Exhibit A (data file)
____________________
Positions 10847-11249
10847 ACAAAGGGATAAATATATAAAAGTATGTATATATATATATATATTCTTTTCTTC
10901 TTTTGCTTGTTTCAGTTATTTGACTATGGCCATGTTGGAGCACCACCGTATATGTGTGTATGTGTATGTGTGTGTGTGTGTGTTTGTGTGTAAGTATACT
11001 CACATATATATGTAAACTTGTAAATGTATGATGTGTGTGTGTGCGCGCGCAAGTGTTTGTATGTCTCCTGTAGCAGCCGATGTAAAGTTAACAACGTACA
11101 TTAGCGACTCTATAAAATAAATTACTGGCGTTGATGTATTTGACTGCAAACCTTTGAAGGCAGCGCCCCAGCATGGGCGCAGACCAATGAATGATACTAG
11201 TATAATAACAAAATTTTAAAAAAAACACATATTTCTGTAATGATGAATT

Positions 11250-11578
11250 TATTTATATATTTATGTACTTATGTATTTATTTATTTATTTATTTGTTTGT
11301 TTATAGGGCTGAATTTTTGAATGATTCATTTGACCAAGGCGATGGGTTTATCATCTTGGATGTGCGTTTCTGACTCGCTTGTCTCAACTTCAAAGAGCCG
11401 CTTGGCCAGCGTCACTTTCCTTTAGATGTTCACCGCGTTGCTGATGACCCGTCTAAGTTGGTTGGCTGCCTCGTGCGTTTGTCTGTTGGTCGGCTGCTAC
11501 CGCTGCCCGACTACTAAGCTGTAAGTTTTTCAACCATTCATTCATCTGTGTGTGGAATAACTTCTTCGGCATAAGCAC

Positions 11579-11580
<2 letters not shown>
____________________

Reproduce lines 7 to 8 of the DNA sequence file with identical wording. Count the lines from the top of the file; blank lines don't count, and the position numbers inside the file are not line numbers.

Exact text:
Positions 11250-11578
11250 TATTTATATATTTATGTACTTATGTATTTATTTATTTATTTATTTGTTTGT